9. How will a Tub Cut affect your home’s resale value?
Some installers claim they can reinsert the piece that was cut out of the tub wall and restore the tub back to it’s original appearance – in which case it shouldn’t impact the resale value at all. Whether or not the piece can be reinserted, will depend on the material the tub is made out of and the technique the contractor uses to extract the piece out of the tub wall.
If the piece cannot be reinserted, the affect on your home’s resale value will depend on the general condition of the bathroom. If you have a modern bathroom with new fixtures, then cutting an opening in the side of the tub is clearly not going to increase your home’s value. If your bathroom fixtures are old and worn out, then it is probably safe to assume the next buyer will be planning to rip the fixtures out and replace them anyway – so it is probably not going to make much difference in your home’s resale value.
10. How much does a Tub Cut cost?
On average, having your tub modified via a Tub Cut will cost you between $450-$2,000. Prices will vary based on the material your tub is made out of, the method used for refinishing the exposed tub walls, the geographic location where you live, and the professional skill level of the person you hire to do the work.
11. Is a Tub Cut cheaper than installing a walk-in shower?
In most cases having a doorway cut in the side of your bathtub’s wall will be cheaper than installing a new shower stall. However, in some cases the cost can be quite similar, so it is definitely worth doing a price comparison.
When doing a price comparison, it is helpful to be aware that there are two types of showers, which include: models with a threshold at the entrance and models without a threshold at the entrance. The models that have a small threshold present at the entrance can sometimes be similar in cost to having your bathtub modified with a Tub Cut. Having a prefabricated shower stall installed that has a small threshold at the entrance will on average cost between $1,500-$5,000 and can often be installed in less than a day. To learn more about prefab shower stalls, read Tips for Picking a Prefab Accessible Shower.
The prefabricated shower stalls with no threshold (aka curbless shower or roll-in shower) are the easiest to access and one of the most future-proof options. However, this type will normally cost more and take longer to install because the floor underneath the shower usually needs to be modified in order to create a flush transition between the inside of the shower and the bathroom floor outside. Cost to install a curbless shower will vary based on whether a prefabricated shower stall is installed or the shower is custom-built by the contractor. Curbless-style showers will typically cost a minimum of $4,000 and up to as much as $10,000, or more, to install.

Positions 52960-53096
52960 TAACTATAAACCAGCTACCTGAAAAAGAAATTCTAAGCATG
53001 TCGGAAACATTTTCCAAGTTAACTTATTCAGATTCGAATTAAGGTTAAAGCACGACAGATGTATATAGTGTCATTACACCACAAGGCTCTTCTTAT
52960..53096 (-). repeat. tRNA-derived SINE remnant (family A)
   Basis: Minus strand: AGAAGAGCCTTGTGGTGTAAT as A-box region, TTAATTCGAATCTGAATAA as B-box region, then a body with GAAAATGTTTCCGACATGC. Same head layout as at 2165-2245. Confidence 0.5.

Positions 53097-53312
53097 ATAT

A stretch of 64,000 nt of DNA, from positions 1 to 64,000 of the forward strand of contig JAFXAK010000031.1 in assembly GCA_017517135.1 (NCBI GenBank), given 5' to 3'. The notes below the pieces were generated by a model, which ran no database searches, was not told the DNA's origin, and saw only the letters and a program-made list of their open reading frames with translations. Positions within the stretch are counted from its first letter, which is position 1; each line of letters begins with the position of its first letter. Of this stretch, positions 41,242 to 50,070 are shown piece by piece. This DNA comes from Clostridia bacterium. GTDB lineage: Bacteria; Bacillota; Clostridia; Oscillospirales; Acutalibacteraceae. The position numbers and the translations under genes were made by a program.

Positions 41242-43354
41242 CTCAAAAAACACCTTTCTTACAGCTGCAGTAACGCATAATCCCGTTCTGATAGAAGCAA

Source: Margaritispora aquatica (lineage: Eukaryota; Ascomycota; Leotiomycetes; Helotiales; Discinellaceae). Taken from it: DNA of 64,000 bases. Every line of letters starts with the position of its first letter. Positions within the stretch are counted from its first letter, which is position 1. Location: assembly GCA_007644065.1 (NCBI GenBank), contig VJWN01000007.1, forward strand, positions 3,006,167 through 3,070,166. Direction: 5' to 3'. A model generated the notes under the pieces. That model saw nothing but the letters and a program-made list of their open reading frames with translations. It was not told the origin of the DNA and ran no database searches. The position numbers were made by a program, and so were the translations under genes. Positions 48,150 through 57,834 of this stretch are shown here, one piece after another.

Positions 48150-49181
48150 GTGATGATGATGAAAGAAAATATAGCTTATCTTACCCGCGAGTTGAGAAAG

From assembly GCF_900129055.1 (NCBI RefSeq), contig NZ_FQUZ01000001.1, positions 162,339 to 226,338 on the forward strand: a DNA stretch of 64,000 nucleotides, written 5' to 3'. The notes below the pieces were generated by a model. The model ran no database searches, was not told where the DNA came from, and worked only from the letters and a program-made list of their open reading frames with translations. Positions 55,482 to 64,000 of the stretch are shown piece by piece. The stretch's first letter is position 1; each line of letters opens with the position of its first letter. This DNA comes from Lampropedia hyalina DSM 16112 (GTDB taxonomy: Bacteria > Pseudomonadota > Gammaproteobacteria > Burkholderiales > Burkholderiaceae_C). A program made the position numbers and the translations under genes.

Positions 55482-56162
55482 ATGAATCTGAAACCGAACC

The Homeability Advice™
Are you or someone you know experiencing trouble getting in and out of the bathtub? The assumption is yes if you arrived at this web page and you have read this far. For most people, the first option to consider is typically a simple portable-style bath seat, such as a bathtub bench or a bathtub board. Bathtub benches and bathtub boards help to create a bridge between the inside and outside of the bathtub, which for many people makes it possible to sit down on the seat while both feet are still positioned outside the tub and then from a safe seated position lift one leg at a time over the tub wall.
In the event a simple portable-style bath bench won’t work in your tub or you feel you won’t be able to lift your legs over the tub wall from a seated position, then modifying the tub via a “Tub Cut” is a good consideration. If you do opt to have a Tub Cut performed, it is important to keep in mind that you will still have to step in and out over a threshold that is a minimum of 4” high, so you may want to additionally consider having a contractor install one or more grab bars on the shower wall to help make it easier and safer when you are stepping in and out.
Adding a “tub door insert” to the opening created in the tub wall (as described in the guide above), will provide others in the household with the option to continue to use the tub for soaking baths. If you do not have a family member who is adamant about being able to soak in the bathtub, however, then we recommend against adding a tub-door insert. Why? Because it creates one more barrier you must contend with when getting in and out. Namely, it requires you to bend down low to latch and unlatch the door, step through the opening, and then maneuver awkwardly around the door in order to open and close it while you are standing inside. When a door-insert is not installed, you can simply step in and out through the opening.
Homeability.com is an informational website only. We do not offer Tub Cut services. To locate a contractor who offers Tub Cut services in your area, type into your Internet search engine your city, combined with the words: Tub Cut, Bathtub Cut Out, Tub Conversion, Bathtub Conversion, or Step Through Inserts. Be aware that sometimes the phrase “Bathtub Conversion” is also used to describe tub-to-shower conversions, so it is important to look closely at what the company offers. You can also try asking someone at your local Home Improvement store (E.g. Home Depot or Lowes) if they can refer you to a contractor who offers Tub Cut services. This latter option will be hit or miss because many contractors have not performed this modification yet. Cutting and modifying the tub wall, however, is something most contractors should be able to figure out how to do – if they are interested to do so.
A Tub Cut is one of many options for making a bathtub more accessible. To learn about other alternatives, read: Getting In & Out of the Tub: Benches, Lifts, & Transfer Chairs.
More Topics You May Be Interested In:
- The Truth About Home Modification Funding
- Bathtub Boards: The Basics
- How to Pick a Prefabricated Accessible Shower
- Buying a Walk-in Tub – Your Biggest Mistake?
- Invest in Your Independence